Forecasting maintenance costs on high total time aircraft

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Gliderrider
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Forecasting maintenance costs on high total time aircraft

Post by Gliderrider » Thu Nov 07, 2019 4:55 am

I am looking for advice from experienced AMEs. I am a private pilot looking for an affordable aircraft for local flying. There are a couple of aircraft (1979 Cessna 152 and 1979 Warrior II) that meet my needs on paper that are ex-flying schools and have high total time on the airframe (18,000 to 20,000 hours) but recently overhauled engines (ie. low hours SMOH and overhaul completed within the last two years) and reasonable instruments. Their logs indicate frequent inspections and maintenance as you would expect in a busy flight school. From your experience in a maintenance shop what are the pitfalls of buying an aircraft with high total time? Assuming that a full annual is done by the buyers AME prior to purchase.
I would really appreciate your advice....thanks for your time.
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PilotDAR
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Re: Forecasting maintenance costs on high total time aircraft

Post by PilotDAR » Thu Nov 07, 2019 8:25 am

Look for a PM.

In the mean time, aging aircraft are a growing issue. Age and hours are an indicator of possible condition, though too little use is also a problem. Piper low wing Cherokee series deserve a special understanding before a decision. Cessna too are the subject of additional aging aircraft inspections, though so far, the 150/152 have not had burdensome inspections imposed.

Engines can easily be rebuilt, and returned to near new condition (or replaced with new, if desired), 'same for props. Instruments and radios can (and should) be replaced with new and better. So those are not issues.

The airframe is the variable. It is important to do lots of research on the maintenance history and present or proposed inspections for the airplane model you're considering - it'll differ model to model, and even within serial number ranges. The fact that there is not now a maintenance requirement, does not mean that one won't be imposed in the future. It's the chance you take with the pride of ownership, no way around it.

Cessnas are more permissive than some other types, in that more of their primary structure (but not all) can be made in the field by a good sheet metal shop. There is also a large supply of airworthy condition used parts. For any type, the availability of airframe parts, and cost should be researched and considered. Cessnas also define negligible damage for some parts and areas, which other types do not. This allows minor defects to remain in service. Small Cessnas are very easy to inspect thoroughly, and the Cessna SID document directs the inspector to exactly what should be inspected. Though seemingly burdensome, the SIDs are very well written. In the near future, Cantilever 201's and all 177's may have more burdensome inspections imposed, as may also be the case for some 172's, 182's and strut braced 210's. Do your homework on these types before buying. Trust me, the inspections which may be imposed (possible AD's) are for real concerns, I have been involved with these defects in each type, and they're justified concerns for aging aircraft.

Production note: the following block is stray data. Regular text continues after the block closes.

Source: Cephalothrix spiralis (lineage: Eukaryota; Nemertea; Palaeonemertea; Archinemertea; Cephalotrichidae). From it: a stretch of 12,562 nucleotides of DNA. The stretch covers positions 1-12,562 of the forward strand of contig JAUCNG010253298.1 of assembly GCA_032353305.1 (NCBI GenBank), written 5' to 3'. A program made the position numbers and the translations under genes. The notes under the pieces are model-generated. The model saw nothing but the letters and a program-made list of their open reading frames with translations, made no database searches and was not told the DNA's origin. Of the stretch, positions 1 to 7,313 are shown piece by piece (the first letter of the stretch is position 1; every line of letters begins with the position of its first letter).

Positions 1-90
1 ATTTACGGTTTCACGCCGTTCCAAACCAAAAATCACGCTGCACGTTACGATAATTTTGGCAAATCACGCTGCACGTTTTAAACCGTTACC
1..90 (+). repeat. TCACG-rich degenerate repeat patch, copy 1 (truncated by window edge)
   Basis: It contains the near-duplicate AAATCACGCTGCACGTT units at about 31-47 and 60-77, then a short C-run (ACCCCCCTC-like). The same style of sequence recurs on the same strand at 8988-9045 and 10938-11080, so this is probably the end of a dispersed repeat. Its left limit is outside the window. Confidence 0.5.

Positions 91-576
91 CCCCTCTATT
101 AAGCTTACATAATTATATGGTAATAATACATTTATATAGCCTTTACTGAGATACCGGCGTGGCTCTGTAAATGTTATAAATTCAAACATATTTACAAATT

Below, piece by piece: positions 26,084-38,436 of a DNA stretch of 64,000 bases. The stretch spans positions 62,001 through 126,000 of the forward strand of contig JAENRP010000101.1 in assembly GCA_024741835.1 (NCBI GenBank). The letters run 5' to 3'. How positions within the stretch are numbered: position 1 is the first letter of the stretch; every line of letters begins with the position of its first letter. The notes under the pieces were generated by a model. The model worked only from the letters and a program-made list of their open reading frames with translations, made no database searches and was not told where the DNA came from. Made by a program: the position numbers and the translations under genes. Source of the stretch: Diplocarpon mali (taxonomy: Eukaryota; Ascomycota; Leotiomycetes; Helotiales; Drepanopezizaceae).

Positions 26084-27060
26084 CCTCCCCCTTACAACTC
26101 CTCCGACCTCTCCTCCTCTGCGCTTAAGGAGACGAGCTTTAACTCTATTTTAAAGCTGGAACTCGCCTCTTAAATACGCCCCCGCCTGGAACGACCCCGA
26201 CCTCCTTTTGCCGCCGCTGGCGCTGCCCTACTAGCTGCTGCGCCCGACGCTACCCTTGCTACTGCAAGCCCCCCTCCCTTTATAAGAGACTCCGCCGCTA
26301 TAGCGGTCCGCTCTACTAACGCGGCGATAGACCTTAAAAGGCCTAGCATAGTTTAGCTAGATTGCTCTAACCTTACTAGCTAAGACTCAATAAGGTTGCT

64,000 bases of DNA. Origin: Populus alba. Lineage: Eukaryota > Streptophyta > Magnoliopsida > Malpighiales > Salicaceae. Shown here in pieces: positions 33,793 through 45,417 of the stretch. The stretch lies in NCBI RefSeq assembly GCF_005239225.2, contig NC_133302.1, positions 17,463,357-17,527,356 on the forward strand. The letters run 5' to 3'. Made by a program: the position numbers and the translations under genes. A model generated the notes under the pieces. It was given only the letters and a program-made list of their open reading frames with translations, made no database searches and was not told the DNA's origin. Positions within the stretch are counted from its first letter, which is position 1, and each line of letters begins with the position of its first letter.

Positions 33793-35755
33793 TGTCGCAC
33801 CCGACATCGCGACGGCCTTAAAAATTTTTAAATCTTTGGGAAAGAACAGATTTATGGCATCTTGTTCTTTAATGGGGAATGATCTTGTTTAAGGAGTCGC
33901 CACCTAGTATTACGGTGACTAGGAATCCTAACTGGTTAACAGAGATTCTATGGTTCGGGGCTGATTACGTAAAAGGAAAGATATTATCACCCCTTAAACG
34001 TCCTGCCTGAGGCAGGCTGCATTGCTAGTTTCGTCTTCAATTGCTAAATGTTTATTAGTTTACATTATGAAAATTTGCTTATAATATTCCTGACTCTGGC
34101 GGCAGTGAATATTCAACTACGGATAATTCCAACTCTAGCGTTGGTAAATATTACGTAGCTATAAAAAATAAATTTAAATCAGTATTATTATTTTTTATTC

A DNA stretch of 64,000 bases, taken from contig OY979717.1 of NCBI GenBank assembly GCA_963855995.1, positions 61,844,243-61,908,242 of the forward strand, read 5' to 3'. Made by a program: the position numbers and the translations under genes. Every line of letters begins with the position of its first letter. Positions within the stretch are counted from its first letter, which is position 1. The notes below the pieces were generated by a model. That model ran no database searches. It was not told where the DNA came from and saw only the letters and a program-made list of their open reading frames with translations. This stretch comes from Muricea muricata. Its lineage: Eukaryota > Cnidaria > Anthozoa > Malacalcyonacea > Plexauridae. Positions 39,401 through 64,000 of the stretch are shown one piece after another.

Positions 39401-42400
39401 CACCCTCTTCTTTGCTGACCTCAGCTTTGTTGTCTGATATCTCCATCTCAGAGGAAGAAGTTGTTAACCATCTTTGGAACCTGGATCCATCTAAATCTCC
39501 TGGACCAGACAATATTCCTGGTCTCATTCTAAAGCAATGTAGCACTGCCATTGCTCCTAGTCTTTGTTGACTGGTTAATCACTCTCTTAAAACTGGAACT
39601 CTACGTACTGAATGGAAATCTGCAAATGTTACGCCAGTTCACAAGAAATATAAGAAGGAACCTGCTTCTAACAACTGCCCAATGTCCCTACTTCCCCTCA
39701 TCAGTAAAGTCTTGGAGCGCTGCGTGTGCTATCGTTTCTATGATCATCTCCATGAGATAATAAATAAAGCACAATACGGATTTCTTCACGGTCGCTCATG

I have found ownership of a C 150 M for the last 33 years to be remarkably economical, and I could not be more happy with the plane. But you must buy a plane with the understanding that it should not be considered an investment, you're buying it to use it, and there could come a point where its airframe value has really depreciated. That's okay, you got your value out by flying it. It was a good investment for flying (which is why you bought it) it was just not a good investment in retained value. Twenty years ago, yes, a good condition Cessna was an investment, not so much any more.

Consider a type which is eligible for owner maintenance. It's a bad word in some worlds, but it could allow you to change to that in the future to keep the plane flying, if manufacturer's parts and support becomes too expensive. OM does not mean that you have to do the work, and AME/AMO still can, just that they can do the work, and be a little more flexible with the parts they use for the maintenance, and you are required to sign for the work that is accomplished. It's a good system, if used as intended, by maintainers and owners who understand the intent. If you select a type which cannot be registered OM in the future, you may be tied to the manufacturer's parts and service methods, and that could become expensive.
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Gliderrider
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Re: Forecasting maintenance costs on high total time aircraft

Post by Gliderrider » Fri Nov 08, 2019 4:23 pm

Thank you for your detailed response PilotDAR. Some great information and points to look out for.
Sorry I did not understand your first sentence "Look for a PM"
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